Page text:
Sniadach v. Family Finance Corp. of Bay View

PETITIONER: Sniadach
RESPONDENT: Family Finance Corp. of Bay View
LOCATION: Washington Monument Grounds

DOCKET NO.: 130
DECIDED BY: Warren Court (1969)
LOWER COURT:

CITATION: 395 US 337 (1969)
ARGUED: Apr 21, 1969
DECIDED: Jun 09, 1969

Facts of the case

Family Finance began an adornment process against Sniadach, as petitioner, and Miller Harris Instrument Company, her employer (garnishee). The allegation was evaluated in 420$ on a promissory note. The garnishee argued that plaintiff`s salary was of 63.18$ and one-half would be paid to plaintiff as a disbursement.

A state legislation ordered the allowance to Family Finance to hear the summons in ten days and to file a claim on the corporation after the garnishee was exercised. Following the adornment, judge Miller Harris confirmed employer`s wages, establishing that the one half should be paid to Sniadach and the other half should be subjected to the trial ruling.

The plaintiff brought suit before the Supreme Court alleging that wages was freeze before the start of proceeding and it contradicted with the due process proven by the Fourteenth Amendment of the Constitution.

The court concluded that whether the issue regarding person`s property is indisputable, absent notice and prejudice garnishment actions infringed the basic rights of the fair process. The case study explains that in Sniadach v. Family Finance Corp. the appellant was deprived of her possibility to defend her position in the trial before the freezing of the responder`s funds, that after could be unfrozen only if the appellant would win the suit in litigation.

The case brief reflects court`s point that in fact under the in Sniadach v Family Finance Corp. the employee was dispossessed of his right to obtain wages and then the possibility to represent her position at the hearing.

Question

Media for Sniadach v. Family Finance Corp. of Bay View

Audio Transcription for Oral Argument - April 21, 1969 in Sniadach v. Family Finance Corp. of Bay View

Earl Warren:

Number 130, Christine Sniadach, petitioner, versus Family Finance Corporation of Bay View.

Mr. Greenber.

Jack Greenber:

Mr. Chief Justice and may it please the Court.

This case is here on certiorari to review a judgment of the Supreme Court of Wisconsin, two justices dissenting, upholding that state's prejudgment garnishment statutory scheme.

The case involves, we would like to emphasize at the outset, prejudgment garnishment, that is, the seizure of wages own -- owed by an employer to petitioner, or -- who was his employee, at the outset of legal action without a rule by a judge or a jury, not after judgment when judge and jury have ruled upon this, to collect moneys, a judge to be owed the validity of which prediction will ultimately be determined in an action to follow in which the merits of a claim will be tried.Petitioner was a $65.00 a week wage earner and the amount garnished under the statute was $31.59 or half of $63.18 which was one week's paycheck, the money owed to her for the period in question.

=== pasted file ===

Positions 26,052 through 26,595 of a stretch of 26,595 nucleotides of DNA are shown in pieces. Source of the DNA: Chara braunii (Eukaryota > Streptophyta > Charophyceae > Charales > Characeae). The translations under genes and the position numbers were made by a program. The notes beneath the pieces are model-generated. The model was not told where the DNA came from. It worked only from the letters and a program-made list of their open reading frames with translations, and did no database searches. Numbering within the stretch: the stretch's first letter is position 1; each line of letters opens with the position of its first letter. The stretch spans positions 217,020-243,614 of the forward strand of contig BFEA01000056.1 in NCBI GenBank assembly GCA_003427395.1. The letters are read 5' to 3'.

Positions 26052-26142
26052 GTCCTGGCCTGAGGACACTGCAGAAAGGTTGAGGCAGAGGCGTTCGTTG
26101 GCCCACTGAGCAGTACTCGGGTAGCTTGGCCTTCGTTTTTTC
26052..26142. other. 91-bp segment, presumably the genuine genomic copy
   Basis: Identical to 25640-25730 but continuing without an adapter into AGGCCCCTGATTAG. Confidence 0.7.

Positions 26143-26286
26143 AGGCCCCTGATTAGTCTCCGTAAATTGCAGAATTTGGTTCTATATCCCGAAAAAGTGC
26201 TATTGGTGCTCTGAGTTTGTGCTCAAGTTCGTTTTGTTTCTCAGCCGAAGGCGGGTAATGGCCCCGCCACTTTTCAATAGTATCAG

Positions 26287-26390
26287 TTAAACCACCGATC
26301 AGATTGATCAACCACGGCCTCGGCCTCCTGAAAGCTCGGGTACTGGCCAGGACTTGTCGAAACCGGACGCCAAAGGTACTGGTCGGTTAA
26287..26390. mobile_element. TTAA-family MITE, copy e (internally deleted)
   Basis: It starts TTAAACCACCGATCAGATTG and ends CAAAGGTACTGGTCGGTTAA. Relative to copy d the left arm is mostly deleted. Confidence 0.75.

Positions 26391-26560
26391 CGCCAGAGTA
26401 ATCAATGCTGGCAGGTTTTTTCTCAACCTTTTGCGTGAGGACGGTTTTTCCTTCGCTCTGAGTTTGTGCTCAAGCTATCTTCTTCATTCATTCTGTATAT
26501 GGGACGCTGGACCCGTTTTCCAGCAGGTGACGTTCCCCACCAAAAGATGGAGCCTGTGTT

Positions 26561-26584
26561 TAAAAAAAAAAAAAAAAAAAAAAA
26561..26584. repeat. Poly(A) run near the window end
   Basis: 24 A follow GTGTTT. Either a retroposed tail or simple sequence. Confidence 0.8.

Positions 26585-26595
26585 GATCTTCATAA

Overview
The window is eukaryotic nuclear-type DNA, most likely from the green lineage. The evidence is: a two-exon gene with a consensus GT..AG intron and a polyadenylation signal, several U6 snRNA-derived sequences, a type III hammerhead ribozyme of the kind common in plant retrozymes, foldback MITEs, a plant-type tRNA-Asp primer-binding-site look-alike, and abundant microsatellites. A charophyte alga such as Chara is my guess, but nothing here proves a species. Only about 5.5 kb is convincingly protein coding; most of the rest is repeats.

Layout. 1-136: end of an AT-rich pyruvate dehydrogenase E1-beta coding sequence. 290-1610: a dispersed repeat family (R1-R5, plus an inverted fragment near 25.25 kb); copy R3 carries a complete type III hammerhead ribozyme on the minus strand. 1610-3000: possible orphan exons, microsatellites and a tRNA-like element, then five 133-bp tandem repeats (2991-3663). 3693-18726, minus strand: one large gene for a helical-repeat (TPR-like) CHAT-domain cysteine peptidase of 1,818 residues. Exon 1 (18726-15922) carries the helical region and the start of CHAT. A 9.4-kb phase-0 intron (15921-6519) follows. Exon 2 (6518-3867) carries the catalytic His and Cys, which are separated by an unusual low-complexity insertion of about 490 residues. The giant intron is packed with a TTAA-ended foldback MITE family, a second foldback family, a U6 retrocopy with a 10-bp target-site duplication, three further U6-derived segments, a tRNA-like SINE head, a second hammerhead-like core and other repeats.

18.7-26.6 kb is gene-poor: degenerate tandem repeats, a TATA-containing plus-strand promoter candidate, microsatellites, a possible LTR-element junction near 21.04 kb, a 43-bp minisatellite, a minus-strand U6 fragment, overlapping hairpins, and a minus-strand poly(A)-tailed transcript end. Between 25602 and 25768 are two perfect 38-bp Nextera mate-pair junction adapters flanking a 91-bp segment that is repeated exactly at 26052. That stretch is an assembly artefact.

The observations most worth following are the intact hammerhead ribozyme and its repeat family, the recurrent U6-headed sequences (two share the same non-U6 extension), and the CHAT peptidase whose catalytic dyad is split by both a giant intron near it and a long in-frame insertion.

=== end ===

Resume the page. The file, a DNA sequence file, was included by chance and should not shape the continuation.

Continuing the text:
Potter Stewart:

And that's a one-shot proposition under Wisconsin law?

Jack Greenber:

One pay period.

In her case, the pay period was a week.

It might be a month if the pay period is a month, but it's one week.

Potter Stewart:

But that's all?

It can't be done again, is that right?

Jack Greenber:

That's right.

Potter Stewart:

Right under the same underlying claim?

Jack Greenber:

That's right.

It cannot be done again in this action.

It could be done again in another action.

Potter Stewart:

Yes.

Jack Greenber:

After the termination of the principal action.

Potter Stewart:

Well, the sum total is this $31.00 or $32.00.

Jack Greenber:

That's correct.

Byron R. White:

You mean the employer is perfectly free to have paid them for the next pay period?

Jack Greenber:

That's correct and indeed, the employer pays her a subsistence allowance which in this case, was also $31.59.

Byron R. White:

But if she goes on -- if the employee goes on working the next pay period --

Jack Greenber:

She gets all $65.00.

Byron R. White:

She gets the whole and the creditor may not attach that also.

Jack Greenber:

May not.

So, the remaining $31.59, as indicated, was paid to her as a subsistence allowance in according to Wisconsin law.

The wages were withheld merely upon the filing of a complaint in garnishment of the petitioner's employer which alleged only three things as required by statute.

These are mere allegations, but petitioner was indebted to respondent by virtue of an alleged contract that the amount due was $420.00 and that petitioner's employer owed her wages.

And on pages 3 and 7 of the record, the -- all that had to be alleged is set forth.